Latest from climate justice
A climate transition has to be informed by the best scientific understanding of climate change, the most cost-effective response and have widespread support. Yet, what is crucial for a climate transition is that it be a just transition, one that distributes any costs or benefit to the right groups and in the right way. The climate justice project aims to provide accessible discussions of some of the justice related issues that underpin an effective response to climate change.
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Do my actions make a difference?
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Climate Transitions: Ethics and Exports
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Export emissions interactive tool
The export emissions tool displays the emissions produced from the fossil fuels exported from Australia, Norway, Canada and the USA. The tool shows exported CO2-e. The tool allows the user to view the exported emissions produced by fuel, year and country. The tool also has a ‘responsibility bar’ that allows the user to attribute responsibility for emissions based on how much responsibility they think the exporting country should have. For a discussion of this issue see the article ‘The Morality of Exports’.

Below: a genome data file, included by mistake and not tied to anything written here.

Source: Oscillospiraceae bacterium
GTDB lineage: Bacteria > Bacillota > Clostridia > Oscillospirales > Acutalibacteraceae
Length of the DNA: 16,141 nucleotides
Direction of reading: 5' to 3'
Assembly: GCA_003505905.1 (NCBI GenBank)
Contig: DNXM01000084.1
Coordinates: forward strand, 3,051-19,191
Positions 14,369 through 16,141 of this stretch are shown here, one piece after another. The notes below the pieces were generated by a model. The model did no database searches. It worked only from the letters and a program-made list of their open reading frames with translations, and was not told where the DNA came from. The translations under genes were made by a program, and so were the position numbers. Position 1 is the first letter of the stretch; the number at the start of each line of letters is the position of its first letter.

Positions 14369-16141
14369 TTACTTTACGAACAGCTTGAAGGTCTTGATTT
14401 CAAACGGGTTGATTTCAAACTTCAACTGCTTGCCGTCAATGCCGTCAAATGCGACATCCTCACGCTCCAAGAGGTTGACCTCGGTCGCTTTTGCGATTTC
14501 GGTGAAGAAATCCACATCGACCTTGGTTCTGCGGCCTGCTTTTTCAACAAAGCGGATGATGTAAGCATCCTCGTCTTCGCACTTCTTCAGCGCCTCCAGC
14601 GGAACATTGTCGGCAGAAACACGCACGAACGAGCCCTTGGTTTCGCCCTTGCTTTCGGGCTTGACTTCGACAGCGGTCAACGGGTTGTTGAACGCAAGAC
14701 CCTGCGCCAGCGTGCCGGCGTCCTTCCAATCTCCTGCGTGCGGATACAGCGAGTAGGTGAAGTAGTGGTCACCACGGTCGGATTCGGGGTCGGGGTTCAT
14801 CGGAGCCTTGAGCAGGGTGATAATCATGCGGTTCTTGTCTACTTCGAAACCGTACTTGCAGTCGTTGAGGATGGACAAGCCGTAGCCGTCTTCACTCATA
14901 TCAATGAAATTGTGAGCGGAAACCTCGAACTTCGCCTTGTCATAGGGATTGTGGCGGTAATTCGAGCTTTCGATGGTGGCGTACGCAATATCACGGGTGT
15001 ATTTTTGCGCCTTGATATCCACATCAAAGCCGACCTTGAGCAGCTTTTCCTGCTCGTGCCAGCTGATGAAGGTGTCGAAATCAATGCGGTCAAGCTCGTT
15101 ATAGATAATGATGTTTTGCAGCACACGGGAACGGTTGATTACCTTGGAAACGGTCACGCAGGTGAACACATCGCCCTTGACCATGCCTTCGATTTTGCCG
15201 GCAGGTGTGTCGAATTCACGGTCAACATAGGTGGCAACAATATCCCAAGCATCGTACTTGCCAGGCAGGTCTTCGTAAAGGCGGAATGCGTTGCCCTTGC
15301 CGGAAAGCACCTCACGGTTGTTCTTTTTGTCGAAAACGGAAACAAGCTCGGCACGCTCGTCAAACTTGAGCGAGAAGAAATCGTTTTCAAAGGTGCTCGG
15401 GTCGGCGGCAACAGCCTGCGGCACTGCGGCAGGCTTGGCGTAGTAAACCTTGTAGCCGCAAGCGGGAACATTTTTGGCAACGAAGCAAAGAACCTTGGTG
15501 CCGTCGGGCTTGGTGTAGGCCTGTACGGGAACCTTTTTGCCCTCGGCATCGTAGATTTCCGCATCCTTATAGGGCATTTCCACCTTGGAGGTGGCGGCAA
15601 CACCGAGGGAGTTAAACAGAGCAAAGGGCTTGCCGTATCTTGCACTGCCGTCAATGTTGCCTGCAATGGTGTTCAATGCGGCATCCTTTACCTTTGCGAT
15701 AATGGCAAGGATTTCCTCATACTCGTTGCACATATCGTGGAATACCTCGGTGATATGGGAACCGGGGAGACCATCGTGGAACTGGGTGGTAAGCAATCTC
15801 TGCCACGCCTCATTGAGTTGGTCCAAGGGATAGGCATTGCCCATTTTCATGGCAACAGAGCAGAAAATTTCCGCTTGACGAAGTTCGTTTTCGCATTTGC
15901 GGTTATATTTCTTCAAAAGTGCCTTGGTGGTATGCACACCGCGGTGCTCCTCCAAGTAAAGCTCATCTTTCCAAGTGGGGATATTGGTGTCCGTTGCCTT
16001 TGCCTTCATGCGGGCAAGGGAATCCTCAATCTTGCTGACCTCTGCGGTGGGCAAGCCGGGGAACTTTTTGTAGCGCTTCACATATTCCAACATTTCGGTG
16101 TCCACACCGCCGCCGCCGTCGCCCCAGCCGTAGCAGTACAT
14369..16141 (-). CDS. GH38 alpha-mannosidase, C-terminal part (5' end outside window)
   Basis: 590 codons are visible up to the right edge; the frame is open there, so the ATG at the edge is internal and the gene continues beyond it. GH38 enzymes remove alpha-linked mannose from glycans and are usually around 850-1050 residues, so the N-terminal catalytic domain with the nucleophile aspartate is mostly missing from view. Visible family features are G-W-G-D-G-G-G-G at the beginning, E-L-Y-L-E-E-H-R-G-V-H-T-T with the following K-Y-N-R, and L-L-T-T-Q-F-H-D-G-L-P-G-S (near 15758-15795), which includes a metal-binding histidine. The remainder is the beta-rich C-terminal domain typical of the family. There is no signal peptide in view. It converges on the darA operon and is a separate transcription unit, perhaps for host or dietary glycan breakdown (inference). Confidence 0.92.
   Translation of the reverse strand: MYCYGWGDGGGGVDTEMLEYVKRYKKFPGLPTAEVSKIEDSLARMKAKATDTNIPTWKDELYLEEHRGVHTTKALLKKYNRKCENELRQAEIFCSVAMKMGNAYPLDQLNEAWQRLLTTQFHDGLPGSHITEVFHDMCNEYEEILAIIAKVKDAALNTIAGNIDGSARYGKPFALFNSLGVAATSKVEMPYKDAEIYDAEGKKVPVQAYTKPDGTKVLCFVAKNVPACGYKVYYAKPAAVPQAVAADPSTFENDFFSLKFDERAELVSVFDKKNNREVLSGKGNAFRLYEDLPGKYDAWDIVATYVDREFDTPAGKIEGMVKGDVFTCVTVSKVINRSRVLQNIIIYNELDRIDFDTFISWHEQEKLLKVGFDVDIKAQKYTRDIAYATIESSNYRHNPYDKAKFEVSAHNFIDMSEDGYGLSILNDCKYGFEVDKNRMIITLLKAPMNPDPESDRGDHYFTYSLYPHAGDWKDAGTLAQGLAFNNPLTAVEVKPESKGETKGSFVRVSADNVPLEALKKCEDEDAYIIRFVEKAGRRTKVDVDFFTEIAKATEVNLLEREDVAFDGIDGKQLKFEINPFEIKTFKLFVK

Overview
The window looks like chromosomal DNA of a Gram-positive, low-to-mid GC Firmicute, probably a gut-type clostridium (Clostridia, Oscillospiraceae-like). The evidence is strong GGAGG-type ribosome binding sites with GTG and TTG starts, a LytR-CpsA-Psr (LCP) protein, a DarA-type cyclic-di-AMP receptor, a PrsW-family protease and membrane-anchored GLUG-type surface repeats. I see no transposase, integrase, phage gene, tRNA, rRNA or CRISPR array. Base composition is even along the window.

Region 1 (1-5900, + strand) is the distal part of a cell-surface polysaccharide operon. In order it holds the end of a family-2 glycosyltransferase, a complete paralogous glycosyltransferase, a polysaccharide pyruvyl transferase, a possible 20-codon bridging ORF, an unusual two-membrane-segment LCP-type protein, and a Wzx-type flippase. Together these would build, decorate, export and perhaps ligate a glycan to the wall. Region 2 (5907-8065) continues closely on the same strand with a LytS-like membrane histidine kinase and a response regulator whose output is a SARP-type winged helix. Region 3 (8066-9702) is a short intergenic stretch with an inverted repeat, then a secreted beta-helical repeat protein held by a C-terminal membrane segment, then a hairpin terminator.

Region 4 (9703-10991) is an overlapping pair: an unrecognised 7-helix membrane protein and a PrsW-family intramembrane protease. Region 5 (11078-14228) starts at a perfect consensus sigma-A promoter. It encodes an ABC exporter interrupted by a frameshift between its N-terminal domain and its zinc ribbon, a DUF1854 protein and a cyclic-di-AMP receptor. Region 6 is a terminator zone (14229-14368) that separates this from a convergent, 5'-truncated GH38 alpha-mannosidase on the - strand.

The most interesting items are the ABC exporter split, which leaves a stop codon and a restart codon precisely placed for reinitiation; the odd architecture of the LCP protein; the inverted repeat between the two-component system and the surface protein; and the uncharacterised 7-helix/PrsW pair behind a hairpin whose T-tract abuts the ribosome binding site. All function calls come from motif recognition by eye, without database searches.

How it Works: Under the Paris Agreement states are only responsible for the emissions that are produced within their territorial boundaries. Their ‘scope 1+2’ emissions. However, states plausibly must take some responsibility for the contribution that their exported ‘scope 3’ emissions make to climate change. By moving the responsibility bar below between 0-100% we can see what a state’s contribution to climate change is depending on how much responsibility you think they ought to have for their exported emissions.
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500 Megatonne CO2-e
500000 Tonne CO2-e
*Exported carbon dioxide equivalent
- australian emissions
- Over time: 1970 - 2019
- Compared with other nations
- Paris target emissions
- Compared to global annual emissions